Photographers' Blog

Breaking into confinement

By Aly Song

After finding out that I was going to do a story on “Zuo Yue Zi,” or “confinement period” in Mandarin, I realized that although I’m a Chinese man, I knew very little about this tradition. So I asked around and found out how unusual “Zuo Yue Zi” was.

I was told that in general Chinese women lie in bed for the first month after they give birth. Usually the mother-in-law or a skilled elderly woman takes care of the mothers and helps them throughout the month. During this period, the new mothers shall not take a bath, wash their hair and some are not even allowed to brush their teeth. (It is believed that when new mothers go through physical changes after giving birth, their teeth may loosen.) In the past this must have sounded very scary, however, things are different nowadays. This brings us to the modernized luxury “Zuo Yue Zi” center – CareBay.

Walking into the lobby felt like stepping into a five-star hotel. All the employees were in clean and neat clothes; always ready to provide service to clients. The center is able to hold more than 30 new mothers, each living in individual rooms. The new mothers don’t need to do anything here, and they barely even leave their rooms. There are about 120 employees at CareBay including maternity care experts, health consultants, beauticians and nutritionists who look after the new mothers as well as their babies. The cost for a one-month service is between 79,800 yuan ($12,600) and 380,000 yuan ($60,000). This expense covers food, accommodation, slimming exercises and yoga lessons for the mother and nursing services for the child. At CareBay, new mothers can take showers and do some limited exercises three weeks after giving birth. The new babies take sun baths and do swimming exercises on a daily basis, which must be pretty relaxing.

The core value at CareBay maternity center is their diet therapy. A huge team of well-trained doctors and chefs combine traditional Chinese herbal medicines with food to create several unique diet therapy sets. And of course, all these recipes are kept as business secrets.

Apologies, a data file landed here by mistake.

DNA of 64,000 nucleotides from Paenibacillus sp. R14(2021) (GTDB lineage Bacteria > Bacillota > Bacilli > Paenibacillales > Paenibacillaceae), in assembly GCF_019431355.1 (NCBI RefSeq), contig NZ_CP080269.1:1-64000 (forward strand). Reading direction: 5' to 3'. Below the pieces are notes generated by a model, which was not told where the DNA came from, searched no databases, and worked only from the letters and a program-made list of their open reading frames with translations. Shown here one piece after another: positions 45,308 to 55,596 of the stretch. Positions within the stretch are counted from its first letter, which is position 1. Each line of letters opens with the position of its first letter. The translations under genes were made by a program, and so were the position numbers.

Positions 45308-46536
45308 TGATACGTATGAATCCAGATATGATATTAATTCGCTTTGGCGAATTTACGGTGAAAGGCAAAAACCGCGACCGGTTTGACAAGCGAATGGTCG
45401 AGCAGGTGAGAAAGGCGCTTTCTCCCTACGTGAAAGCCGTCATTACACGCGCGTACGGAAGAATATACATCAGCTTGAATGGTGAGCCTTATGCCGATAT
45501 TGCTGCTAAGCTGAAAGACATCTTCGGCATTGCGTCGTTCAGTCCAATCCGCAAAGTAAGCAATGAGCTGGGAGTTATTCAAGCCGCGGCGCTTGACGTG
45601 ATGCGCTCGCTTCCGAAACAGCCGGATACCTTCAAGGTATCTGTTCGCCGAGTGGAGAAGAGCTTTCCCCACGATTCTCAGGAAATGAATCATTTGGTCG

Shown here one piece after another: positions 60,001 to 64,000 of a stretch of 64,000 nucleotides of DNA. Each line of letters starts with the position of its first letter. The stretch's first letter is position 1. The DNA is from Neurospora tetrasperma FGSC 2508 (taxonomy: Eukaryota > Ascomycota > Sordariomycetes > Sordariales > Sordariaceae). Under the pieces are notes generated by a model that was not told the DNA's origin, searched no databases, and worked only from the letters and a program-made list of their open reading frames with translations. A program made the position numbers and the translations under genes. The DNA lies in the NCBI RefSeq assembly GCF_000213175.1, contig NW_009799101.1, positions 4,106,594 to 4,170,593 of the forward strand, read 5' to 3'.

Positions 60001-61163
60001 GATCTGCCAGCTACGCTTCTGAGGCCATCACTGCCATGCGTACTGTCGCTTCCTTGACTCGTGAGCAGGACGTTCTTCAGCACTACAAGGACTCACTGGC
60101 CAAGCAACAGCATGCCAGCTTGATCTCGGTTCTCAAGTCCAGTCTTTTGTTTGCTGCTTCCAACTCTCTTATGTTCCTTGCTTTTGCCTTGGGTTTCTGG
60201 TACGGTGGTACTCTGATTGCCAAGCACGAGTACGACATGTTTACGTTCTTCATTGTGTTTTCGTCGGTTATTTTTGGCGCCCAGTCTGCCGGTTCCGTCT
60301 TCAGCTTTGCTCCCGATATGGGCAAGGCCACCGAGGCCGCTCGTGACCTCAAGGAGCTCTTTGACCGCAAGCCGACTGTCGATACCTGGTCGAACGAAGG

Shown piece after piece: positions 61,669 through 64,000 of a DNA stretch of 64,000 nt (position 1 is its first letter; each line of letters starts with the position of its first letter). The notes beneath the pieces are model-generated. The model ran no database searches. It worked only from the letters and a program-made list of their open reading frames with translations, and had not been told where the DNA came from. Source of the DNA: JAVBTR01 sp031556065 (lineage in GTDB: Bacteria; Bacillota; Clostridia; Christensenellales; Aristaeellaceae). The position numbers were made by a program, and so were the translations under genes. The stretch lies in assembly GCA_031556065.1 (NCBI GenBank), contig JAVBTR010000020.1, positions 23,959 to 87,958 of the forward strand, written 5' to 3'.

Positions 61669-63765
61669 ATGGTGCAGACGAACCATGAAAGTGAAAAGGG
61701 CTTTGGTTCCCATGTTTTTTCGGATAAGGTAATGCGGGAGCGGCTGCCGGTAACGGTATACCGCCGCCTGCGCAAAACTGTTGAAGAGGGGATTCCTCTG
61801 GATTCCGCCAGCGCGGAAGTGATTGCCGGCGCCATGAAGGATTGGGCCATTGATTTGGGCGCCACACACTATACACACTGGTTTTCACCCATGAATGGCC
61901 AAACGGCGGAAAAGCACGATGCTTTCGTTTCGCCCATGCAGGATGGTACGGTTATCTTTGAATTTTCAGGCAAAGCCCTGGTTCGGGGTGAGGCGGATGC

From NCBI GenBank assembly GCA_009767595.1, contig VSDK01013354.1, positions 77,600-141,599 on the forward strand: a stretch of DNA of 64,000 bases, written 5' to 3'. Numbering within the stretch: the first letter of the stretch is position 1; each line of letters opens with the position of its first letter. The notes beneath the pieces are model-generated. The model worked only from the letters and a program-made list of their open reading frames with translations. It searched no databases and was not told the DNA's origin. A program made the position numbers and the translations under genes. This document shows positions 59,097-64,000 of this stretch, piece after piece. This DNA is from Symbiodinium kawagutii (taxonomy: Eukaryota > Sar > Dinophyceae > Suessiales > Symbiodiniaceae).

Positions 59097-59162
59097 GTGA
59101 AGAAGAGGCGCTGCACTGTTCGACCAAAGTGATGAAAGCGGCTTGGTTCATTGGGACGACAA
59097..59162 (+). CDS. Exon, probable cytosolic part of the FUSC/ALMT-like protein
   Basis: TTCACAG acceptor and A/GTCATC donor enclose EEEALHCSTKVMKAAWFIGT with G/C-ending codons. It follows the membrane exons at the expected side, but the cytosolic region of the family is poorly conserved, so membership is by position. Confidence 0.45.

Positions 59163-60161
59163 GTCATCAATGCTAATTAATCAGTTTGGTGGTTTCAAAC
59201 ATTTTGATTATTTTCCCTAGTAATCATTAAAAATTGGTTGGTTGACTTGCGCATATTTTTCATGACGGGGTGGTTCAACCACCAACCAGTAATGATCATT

My biggest difficulty covering this story was that the mothers hated to be photographed. According to the employees, the reasons were three-fold:

China’s deserted fake Disneyland

By David Gray

Along the road to one of China’s most famous tourist landmarks – the Great Wall of China – sits what could potentially have been another such tourist destination, but now stands as an example of modern-day China and the problems facing it.

Situated on an area of around 100 acres, and 45 minutes drive from the center of Beijing, are the ruins of ‘Wonderland’. Construction stopped more than a decade ago, with developers promoting it as ‘the largest amusement park in Asia’. Funds were withdrawn due to disagreements over property prices with the local government and farmers. So what is left are the skeletal remains of a palace, a castle, and the steel beams of what could have been an indoor playground in the middle of a corn field.

Pulling off the expressway and into the car park, I expected to be stopped by the usual confrontational security guards. But there was absolutely no one to be seen. I walked through one of the few entrances not boarded up, and instantly started coughing. In front of me were large empty rooms and discarded furniture, all covered in a thick layer of dust, along with an eerie silence that gave the place a haunted feeling – an emotion not normally associated with a children’s playground.